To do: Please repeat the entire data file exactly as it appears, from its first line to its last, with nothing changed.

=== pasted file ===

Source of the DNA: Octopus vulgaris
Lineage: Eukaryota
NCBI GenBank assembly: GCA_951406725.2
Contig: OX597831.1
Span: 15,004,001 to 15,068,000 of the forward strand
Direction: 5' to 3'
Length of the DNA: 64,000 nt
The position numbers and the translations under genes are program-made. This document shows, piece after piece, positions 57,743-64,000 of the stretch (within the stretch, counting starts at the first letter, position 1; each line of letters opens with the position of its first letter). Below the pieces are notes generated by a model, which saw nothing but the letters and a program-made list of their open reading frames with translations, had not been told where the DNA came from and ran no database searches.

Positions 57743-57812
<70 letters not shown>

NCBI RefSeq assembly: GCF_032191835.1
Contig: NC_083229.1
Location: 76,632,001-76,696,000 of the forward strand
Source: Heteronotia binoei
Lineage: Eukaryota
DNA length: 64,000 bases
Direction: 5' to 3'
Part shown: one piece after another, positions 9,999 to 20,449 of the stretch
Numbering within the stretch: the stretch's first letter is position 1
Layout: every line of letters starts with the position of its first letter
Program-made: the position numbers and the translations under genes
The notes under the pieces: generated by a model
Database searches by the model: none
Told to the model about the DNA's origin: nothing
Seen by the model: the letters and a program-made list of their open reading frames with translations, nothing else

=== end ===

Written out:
Source of the DNA: Octopus vulgaris
Lineage: Eukaryota
NCBI GenBank assembly: GCA_951406725.2
Contig: OX597831.1
Span: 15,004,001 to 15,068,000 of the forward strand
Direction: 5' to 3'
Length of the DNA: 64,000 nt
The position numbers and the translations under genes are program-made. This document shows, piece after piece, positions 57,743-64,000 of the stretch (within the stretch, counting starts at the first letter, position 1; each line of letters opens with the position of its first letter). Below the pieces are notes generated by a model, which saw nothing but the letters and a program-made list of their open reading frames with translations, had not been told where the DNA came from and ran no database searches.

Positions 57743-57812
<70 letters not shown>

NCBI RefSeq assembly: GCF_032191835.1
Contig: NC_083229.1
Location: 76,632,001-76,696,000 of the forward strand
Source: Heteronotia binoei
Lineage: Eukaryota
DNA length: 64,000 bases
Direction: 5' to 3'
Part shown: one piece after another, positions 9,999 to 20,449 of the stretch
Numbering within the stretch: the stretch's first letter is position 1
Layout: every line of letters starts with the position of its first letter
Program-made: the position numbers and the translations under genes
The notes under the pieces: generated by a model
Database searches by the model: none
Told to the model about the DNA's origin: nothing
Seen by the model: the letters and a program-made list of their open reading frames with translations, nothing else